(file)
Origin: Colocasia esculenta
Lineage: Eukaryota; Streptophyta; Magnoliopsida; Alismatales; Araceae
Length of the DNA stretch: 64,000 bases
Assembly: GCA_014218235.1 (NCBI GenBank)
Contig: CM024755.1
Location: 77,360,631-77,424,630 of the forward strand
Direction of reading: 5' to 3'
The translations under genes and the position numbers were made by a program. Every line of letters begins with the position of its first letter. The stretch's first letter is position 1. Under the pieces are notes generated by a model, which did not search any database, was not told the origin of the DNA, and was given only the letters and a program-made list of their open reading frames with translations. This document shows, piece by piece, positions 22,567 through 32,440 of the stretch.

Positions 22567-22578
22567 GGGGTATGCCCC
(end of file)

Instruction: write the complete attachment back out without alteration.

Origin: Colocasia esculenta
Lineage: Eukaryota; Streptophyta; Magnoliopsida; Alismatales; Araceae
Length of the DNA stretch: 64,000 bases
Assembly: GCA_014218235.1 (NCBI GenBank)
Contig: CM024755.1
Location: 77,360,631-77,424,630 of the forward strand
Direction of reading: 5' to 3'
The translations under genes and the position numbers were made by a program. Every line of letters begins with the position of its first letter. The stretch's first letter is position 1. Under the pieces are notes generated by a model, which did not search any database, was not told the origin of the DNA, and was given only the letters and a program-made list of their open reading frames with translations. This document shows, piece by piece, positions 22,567 through 32,440 of the stretch.

Positions 22567-22578
22567 GGGGTATGCCCC